Review: In Fabric

Director: Peter Strickland

Stars:  Fatma Mohamed, Marianne Jean-Baptiste, Hayley Squires

The sinister manipulations of inanimate objects have long antagonised our cinema screens, as horror filmmakers try to wring out truths about our obsessions with commodities. With things. This decade kicked off with an absurdist entry in the genre, as Quentin Dupieux used the prospect of a killer tyre to get surreal with Rubber. Now the decade closes out (near enough) with Peter Strickland’s equally comic tale of a cursed dress.

Having toured Europe with Berberian Sound Studio and The Duke Of Burgundy, Strickland returns to Blighty and the ridiculously-named borough of Thames Valley On Thames. It’s the early 80’s and an “artery red” dress – a one-of-a-kind – is snapped up by Sheila (Marianne Jean-Baptiste) as she prepares for a blind date. Sold to her by the delectably loquacious Miss Luckmore (Strickland regular Fatima Mohamed), the dress has a chequered history; the model who wore it died. And so Sheila finds herself frequently in peril once she becomes the item’s owner.

Strickland’s film has the feel of an anthology piece, though contains only two stories, interlinked by that damned and seemingly impervious piece of fashion. As a director he favours the slow-burn, and so we get to know those he places in harm’s way. There’s a superbly squirmy kitchen-sink drama happening at home for Sheila, where her teenage son Vince (Jaygann Ayeh) is explicitly embarking on a sexual relationship with an older woman (Gwendoline Christie). Elsewhere, comic talents Steve Oram and Julian Barratt make for a dependably amusing double act as Sheila’s superiors at the bank.

The concept of In Fabric pries lightly at the idea that our consumerism will be our own downfall, but it is largely an apolitical film, instead relishing in a quite specific strand of off-beat humour. As in The Duke Of Burgundy, Strickland delights in ridiculing social trends by inventing his own. Here he fantasises a world in which washing machine repair is embroiled with eroticism and where bank managers double as dream psychologists. The quirky fascination with showroom dummies that feathered the peripheries of The Duke Of Burgundy is brought to the fore here; his fictional department store Dentley & Soper’s is the perfect venue. A mid-film vignette is heady with menstrual potency, and may be the most ludicrous item in this director’s repertoire to date.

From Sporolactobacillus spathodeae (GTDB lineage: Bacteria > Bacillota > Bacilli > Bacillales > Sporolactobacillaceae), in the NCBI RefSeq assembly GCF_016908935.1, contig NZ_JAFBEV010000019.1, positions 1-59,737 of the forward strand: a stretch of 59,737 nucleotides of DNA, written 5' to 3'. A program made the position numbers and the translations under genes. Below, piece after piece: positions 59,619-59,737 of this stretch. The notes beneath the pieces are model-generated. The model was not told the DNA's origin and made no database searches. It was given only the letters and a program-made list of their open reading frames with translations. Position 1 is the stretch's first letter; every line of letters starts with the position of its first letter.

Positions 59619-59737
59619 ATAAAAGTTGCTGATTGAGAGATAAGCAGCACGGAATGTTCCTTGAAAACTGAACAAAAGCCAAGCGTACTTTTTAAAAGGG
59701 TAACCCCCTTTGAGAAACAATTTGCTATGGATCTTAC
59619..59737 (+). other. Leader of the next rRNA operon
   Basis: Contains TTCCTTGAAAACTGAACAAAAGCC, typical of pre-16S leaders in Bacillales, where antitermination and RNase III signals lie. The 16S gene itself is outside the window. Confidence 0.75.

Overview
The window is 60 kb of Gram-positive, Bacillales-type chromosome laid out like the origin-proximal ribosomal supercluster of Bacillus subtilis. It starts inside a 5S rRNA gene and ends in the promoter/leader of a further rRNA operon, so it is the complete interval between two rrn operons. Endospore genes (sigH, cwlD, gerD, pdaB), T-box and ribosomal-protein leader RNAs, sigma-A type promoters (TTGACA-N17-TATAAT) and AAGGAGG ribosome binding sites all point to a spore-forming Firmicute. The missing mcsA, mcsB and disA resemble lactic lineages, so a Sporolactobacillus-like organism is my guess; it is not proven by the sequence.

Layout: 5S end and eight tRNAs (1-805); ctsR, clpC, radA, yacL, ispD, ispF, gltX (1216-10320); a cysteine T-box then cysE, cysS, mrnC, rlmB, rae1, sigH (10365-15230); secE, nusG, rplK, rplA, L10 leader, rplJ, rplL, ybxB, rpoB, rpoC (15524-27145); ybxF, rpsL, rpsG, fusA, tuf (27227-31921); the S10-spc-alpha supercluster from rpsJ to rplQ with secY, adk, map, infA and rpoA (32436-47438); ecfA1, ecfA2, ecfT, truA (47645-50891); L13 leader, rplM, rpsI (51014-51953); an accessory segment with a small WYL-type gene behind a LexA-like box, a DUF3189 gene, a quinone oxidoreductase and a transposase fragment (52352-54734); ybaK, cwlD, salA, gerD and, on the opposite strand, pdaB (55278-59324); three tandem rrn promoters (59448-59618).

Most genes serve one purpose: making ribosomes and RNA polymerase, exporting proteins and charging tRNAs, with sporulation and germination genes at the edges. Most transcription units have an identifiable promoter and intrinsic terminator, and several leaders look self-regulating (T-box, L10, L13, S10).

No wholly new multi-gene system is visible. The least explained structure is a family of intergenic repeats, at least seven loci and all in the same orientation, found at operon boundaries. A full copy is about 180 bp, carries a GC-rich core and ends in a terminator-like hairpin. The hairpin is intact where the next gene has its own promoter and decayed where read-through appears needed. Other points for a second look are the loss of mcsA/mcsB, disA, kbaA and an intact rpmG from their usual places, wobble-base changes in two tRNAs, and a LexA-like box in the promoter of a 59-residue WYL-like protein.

The exceptional score by Cavern of Anti-Matter goes to town on Strickland’s aesthetic flourishes (again his fondness for the colour red suggests Italian filmmakers like Argento, Fulci and Bava) but In Fabric is no giallo rip-off. If a modern twist on that genre is what you’re after I’d point you toward the work of Hélène Cattet and Bruno Forzani (Amer, The Strange Colour Of Your Body’s Tears). Instead, In Fabric trades in a similar vein of warped nostalgia found in the cult BBC series Look Around You.

As a film about objects, Strickland is engrossed in decidedly British paraphernalia of the early 80’s. As such he ogles rotary telephones, clothing catalogues and the board game Sorry! He fondly recalls the garish reception of old televisions and the slowness of a world without the internet. This last captured in the dawdling method of making a transaction at Dentley & Soper’s as much as in the rituals of Sheila’s forays among the personal ads in the paper. This director’s love for the recently obsolete knows no bounds.

Strange, then, that his films feel so very now. And kudos to UK production outfit Rook Films for putting money into a project as wantonly odd as this one. In Fabric is tailored to be a cult film. It won’t make money. But its existence – as with the rest of Strickland’s precious and particular oeuvre – makes the world a more interesting place.

In Fabric lacks the bruised heart and human complexity of The Duke Of Burgundy – and as such feels like a lesser film – but then one senses that the aim here is very different. In a way this is Strickland’s most straight-forward and entertaining work so far. It’s a daydream that began by wondering who owned the charity shop purchase you made before you bought it. Who lived in it? Who loved in it? Who died in it…? Films have bloomed from far less imaginative places.

And, if for no other reason, you deserve the opportunity to treat yourself to this film’s barmy way with dialogue, from how Miss Luckmore addresses “the hesitation in your voice” as “soon to be an echo in the spheres of retail” to how Hayley Squires’ character Babs disdainfully refers to her hungover fiancée’s bedroom as “a chamber of booze and methane”.


8 of 10


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